Can an expected boom in Alberta save Jason Kenney’s political career?

EDMONTON—While Alberta seems poised to ride the resource roller-coaster into another boom period, Premier Jason Kenney is gripping tight amid his own political ride.

Surging oil prices — coveted by incumbent Alberta politicians of all stripes for their ability to help at the polls — are taking off just four weeks out from when Kenney’s political fate could well be decided.

“The Alberta government seems to be going from success to success,” said Moshe Lander, an economist at Concordia University, “but mostly because of nothing of their doing.”

Budget surpluses, feelings of hope, a booming oil industry — these are all potentially on the horizon as oil prices skyrocket for the province with the world’s fourth-largest oil reserves.

The Russian invasion of Ukraine sent shock waves through the global energy market, resulting in fear and uncertainty over sanctions being imposed on Russia, a leading oil-exporting nation. The United States and Canada, meanwhile, have announced they will no longer import Russian oil. It’s all culminated in high oil prices, which can strain consumer wallets, but also signal growth in Alberta’s energy industry.

Kenney’s been seizing at the moment, advocating in news conferences and on a recent trip to Houston for Alberta oil to take the place of “dictator oil” from places such as Saudi Arabia, Iran and Venezuela.

The price for a barrel of West Texas Intermediate oil — the benchmark in North America — on Wednesday was hovering around $110 (US), a price practically screaming that good times are ahead in this part of the world. The Alberta government’s most recent surplus budget, for reference, relies on the relatively cautious price of $70 per barrel (US) over the upcoming year and slightly lower prices in the years after.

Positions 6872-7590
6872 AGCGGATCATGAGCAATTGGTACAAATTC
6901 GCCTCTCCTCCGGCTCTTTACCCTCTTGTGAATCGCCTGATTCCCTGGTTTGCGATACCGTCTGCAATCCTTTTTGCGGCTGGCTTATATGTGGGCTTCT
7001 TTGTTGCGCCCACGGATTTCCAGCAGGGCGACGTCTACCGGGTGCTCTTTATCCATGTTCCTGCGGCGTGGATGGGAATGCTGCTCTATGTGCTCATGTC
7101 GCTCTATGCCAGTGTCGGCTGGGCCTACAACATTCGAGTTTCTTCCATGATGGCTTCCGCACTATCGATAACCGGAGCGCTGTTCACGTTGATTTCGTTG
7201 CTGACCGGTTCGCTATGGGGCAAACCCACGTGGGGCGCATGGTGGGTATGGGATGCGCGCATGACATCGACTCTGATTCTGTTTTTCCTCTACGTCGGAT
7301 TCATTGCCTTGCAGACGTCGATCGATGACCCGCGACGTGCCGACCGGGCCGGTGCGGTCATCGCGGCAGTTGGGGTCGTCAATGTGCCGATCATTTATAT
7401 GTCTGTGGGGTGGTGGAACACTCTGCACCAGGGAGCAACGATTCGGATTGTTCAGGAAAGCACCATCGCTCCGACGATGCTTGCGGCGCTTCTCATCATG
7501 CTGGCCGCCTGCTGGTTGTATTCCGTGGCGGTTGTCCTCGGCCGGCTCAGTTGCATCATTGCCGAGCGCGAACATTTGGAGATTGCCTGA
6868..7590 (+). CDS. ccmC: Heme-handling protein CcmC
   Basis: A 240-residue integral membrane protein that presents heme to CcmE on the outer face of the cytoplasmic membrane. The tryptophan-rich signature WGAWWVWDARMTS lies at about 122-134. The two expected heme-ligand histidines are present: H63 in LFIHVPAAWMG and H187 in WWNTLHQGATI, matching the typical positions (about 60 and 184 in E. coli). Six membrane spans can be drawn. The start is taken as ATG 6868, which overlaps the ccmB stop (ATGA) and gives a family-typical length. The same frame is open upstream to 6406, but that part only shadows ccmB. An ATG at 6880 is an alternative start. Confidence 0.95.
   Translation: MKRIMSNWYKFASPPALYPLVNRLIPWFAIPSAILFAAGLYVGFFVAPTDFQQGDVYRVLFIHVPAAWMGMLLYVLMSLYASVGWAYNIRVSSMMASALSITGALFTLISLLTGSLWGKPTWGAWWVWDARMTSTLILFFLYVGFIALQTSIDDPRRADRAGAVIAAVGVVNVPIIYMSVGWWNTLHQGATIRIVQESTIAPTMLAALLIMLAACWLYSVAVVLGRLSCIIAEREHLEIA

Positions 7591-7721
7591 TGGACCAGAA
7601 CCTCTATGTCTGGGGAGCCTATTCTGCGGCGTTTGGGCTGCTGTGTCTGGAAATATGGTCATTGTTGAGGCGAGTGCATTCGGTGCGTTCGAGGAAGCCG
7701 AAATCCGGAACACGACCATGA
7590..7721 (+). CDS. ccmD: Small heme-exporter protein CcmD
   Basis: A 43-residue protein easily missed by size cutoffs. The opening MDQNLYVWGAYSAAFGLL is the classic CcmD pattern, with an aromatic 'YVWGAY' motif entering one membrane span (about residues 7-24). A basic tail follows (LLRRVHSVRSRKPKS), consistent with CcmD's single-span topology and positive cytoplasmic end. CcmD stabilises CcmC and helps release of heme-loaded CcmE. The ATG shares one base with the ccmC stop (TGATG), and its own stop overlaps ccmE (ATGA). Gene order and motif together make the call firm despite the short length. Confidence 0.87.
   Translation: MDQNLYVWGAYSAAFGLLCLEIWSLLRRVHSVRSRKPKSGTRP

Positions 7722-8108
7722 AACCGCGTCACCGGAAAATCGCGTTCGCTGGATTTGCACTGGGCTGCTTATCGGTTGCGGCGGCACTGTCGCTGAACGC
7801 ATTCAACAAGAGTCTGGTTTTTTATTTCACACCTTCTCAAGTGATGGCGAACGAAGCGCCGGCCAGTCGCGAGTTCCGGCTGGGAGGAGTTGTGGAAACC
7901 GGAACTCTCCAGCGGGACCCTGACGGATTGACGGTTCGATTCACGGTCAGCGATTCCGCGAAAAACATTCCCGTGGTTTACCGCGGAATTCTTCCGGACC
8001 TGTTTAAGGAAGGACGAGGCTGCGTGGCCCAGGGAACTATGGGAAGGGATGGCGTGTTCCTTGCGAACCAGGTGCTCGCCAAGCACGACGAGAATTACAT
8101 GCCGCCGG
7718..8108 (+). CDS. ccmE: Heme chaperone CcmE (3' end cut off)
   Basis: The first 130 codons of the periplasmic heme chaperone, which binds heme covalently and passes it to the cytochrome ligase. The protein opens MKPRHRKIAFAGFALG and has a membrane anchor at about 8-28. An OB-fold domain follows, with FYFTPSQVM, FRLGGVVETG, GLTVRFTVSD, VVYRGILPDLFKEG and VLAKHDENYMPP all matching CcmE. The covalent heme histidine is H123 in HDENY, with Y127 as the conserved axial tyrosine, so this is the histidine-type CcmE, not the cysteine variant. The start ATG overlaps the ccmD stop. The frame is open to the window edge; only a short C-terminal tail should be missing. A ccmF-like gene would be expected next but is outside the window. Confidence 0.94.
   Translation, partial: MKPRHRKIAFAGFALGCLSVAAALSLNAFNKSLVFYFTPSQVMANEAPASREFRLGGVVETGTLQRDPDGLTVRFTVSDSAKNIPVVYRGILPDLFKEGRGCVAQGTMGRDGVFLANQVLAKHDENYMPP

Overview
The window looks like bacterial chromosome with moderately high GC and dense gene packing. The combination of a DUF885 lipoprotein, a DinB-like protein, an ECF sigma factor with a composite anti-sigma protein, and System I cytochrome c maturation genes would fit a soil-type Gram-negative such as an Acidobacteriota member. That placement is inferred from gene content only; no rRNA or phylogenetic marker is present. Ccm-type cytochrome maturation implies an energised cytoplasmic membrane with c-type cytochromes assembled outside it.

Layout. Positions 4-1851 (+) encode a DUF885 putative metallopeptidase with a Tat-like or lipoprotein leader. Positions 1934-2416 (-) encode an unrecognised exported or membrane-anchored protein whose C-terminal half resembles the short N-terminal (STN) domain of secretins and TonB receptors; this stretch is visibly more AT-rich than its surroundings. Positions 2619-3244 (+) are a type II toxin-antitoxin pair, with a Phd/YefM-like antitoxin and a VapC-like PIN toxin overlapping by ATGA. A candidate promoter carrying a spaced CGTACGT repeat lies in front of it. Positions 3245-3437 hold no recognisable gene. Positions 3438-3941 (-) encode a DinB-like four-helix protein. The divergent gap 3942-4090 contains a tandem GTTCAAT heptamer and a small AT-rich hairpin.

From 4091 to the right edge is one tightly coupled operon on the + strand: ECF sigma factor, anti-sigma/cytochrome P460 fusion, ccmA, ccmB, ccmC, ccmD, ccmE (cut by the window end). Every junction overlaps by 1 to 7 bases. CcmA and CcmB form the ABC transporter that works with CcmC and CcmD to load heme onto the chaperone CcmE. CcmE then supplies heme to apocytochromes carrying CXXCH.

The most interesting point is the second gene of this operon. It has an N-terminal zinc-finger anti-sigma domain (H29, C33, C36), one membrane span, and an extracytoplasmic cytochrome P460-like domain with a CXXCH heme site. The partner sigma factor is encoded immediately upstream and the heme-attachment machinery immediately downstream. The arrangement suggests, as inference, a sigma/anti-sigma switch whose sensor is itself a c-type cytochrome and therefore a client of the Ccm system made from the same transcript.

This, after oil prices literally went into the negative in 2020 at the outset of the pandemic.

“What Alberta has always said, is true,” said Kenney this week. “The world needs more reliable, responsibly produced democratic energy from Alberta, from Canada, as opposed to relying on dictator/conflict oil from the world’s worst regimes.”

Alberta’s economy has long been pegged to the boom-and-bust cycle of its largest natural resource. From the dire fallout of the National Energy Program in the 1980s, to the strong oil prices seen through the early 2000s, to the 2014 crash that saw thousands of jobs disappear. Now, hope is springing again.

“I can imagine that this year’s (Calgary Stampede) is going to be a real party like we haven’t seen in a long time,” said Lander. “Partly because COVID is now being thought of as a done deal in Alberta, and partly because there’s an optimism that comes with high oil prices.”